Now open – Latin American & Caribbean Lending Library!

LA_logoThe UNC-Duke Consortium in Latin American and Caribbean Studies is proud to announce the launch of its


Latin American & Caribbean Lending Library!

Sets of books are now available for K-12 level instruction free of cost. Educators may check out entire collections (or select titles) for one semester at a time. Through these collections, the Consortium hopes to encourage global awareness and provide exposure to Latin American and Caribbean cultures. The Consortium also hopes to support educators who encourage their students to explore similarities and differences among cultures, in order to better appreciate their own heritage as well as that of others. For more information, please visit the lending library webpage.  On this page you will find info about each of the available book collections, as well as a link to the request form.
If you have any questions, please contact Francis Curiel, Outreach Student Assistant, at, or Emily Chávez, Outreach Coordinator, at

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Applications now being accepted for the Teachers for Global Classrooms Program

IREX is excited to announce a new application cycle for the Teachers for Global Classrooms Program. The Teachers for Global Classrooms Program (TGC) is a year-long professional development opportunity for U.S. teachers (K-12) to become leaders in global education. Global education is integral to building 21st century skills, and teachers are the greatest resource to empower students as global citizens. Teachers from all subject areas are encouraged to apply!

Through TGC, fellows have traveled to Brazil, Colombia, Ghana, India, Indonesia, Kazakhstan, Morocco, Philippines, Republic of Georgia, Russian Federation, Senegal, and Ukraine.

Through TGC, fellows have traveled to Brazil, Colombia, Ghana, India, Indonesia, Kazakhstan, Morocco, Philippines, Republic of Georgia, Russian Federation, Senegal, and Ukraine.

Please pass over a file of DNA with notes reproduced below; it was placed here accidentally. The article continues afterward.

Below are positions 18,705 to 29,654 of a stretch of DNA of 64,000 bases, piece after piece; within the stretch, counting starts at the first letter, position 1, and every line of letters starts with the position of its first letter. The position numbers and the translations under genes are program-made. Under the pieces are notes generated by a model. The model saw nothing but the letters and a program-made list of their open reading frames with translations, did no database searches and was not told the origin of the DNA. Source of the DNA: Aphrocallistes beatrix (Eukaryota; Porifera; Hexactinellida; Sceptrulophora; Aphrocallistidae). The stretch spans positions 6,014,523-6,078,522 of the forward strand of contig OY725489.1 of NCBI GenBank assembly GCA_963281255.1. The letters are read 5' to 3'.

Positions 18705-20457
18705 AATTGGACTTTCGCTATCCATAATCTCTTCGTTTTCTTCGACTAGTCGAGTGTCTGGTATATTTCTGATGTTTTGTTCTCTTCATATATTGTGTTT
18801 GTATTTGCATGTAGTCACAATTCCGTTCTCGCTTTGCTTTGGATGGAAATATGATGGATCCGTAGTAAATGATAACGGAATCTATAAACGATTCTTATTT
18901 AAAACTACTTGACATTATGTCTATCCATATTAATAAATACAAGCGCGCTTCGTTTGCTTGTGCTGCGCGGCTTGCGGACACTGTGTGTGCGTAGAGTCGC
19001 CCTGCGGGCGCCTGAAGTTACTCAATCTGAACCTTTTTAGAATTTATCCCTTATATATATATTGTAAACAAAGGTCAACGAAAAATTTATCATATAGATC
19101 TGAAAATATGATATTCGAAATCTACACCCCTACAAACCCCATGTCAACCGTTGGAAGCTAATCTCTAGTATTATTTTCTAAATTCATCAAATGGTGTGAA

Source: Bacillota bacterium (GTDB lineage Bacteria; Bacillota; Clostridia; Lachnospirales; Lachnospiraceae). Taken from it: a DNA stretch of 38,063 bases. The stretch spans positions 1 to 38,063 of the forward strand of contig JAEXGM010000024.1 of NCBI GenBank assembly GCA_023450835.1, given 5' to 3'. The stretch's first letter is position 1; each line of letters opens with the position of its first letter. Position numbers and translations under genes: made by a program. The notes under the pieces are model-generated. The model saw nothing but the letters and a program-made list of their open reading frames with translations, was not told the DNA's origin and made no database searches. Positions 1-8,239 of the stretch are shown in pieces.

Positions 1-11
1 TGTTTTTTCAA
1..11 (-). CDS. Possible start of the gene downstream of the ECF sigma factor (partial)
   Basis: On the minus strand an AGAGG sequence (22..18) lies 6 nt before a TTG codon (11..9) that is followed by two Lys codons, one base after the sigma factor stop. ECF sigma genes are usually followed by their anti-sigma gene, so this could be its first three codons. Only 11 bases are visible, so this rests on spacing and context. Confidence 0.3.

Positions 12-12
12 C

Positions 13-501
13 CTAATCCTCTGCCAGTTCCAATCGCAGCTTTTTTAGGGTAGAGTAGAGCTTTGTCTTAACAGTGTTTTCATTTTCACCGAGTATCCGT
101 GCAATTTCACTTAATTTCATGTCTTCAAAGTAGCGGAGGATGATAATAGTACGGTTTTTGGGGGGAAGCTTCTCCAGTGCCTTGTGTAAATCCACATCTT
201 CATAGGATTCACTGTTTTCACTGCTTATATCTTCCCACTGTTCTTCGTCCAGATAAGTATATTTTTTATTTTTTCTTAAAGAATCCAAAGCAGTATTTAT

The Teachers for Global Classrooms Program has four main components:

  • Online Course – a ten-week, graduate-level course on globalizing classrooms and curriculum;
  • Global Education Symposium – held in Washington D.C., teachers and their administrators attend to build networks, collaborate, and develop strategies to enhance global learning;
  • International Field Experience – a  two to three-week practical international field experience for teachers to experience another country’s culture and education system; and
  • Global Education Resource Guide – a participant-created website that serves as a resource for their local education community to enhance global learning.

Teachers for Global Classrooms (TGC) is a program of the US Department of State’s Bureau of Educational and Cultural Affairs, and implemented by IREX.  For more information about the TGC Program and access to the online application, please follow this link: The application for the 2017-2018 program will be open until March 20, 2017 (11:59 pm EST).

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Onslow County Schools Earns Highest Recognition in the State for Global Education

Onslow County Schools recognized as a model Global-Ready District by the NC State Board of Education

Onslow County Schools designated as a Global-Ready Model District by the NC State Board of Education on February 1, 2017.

The North Carolina State Board of Education designated Onslow County Schools as a Global-Ready Model District, making the district a leader in North Carolina for its focus on global education.  It is the only district in the state to meet the “Model” level requirements.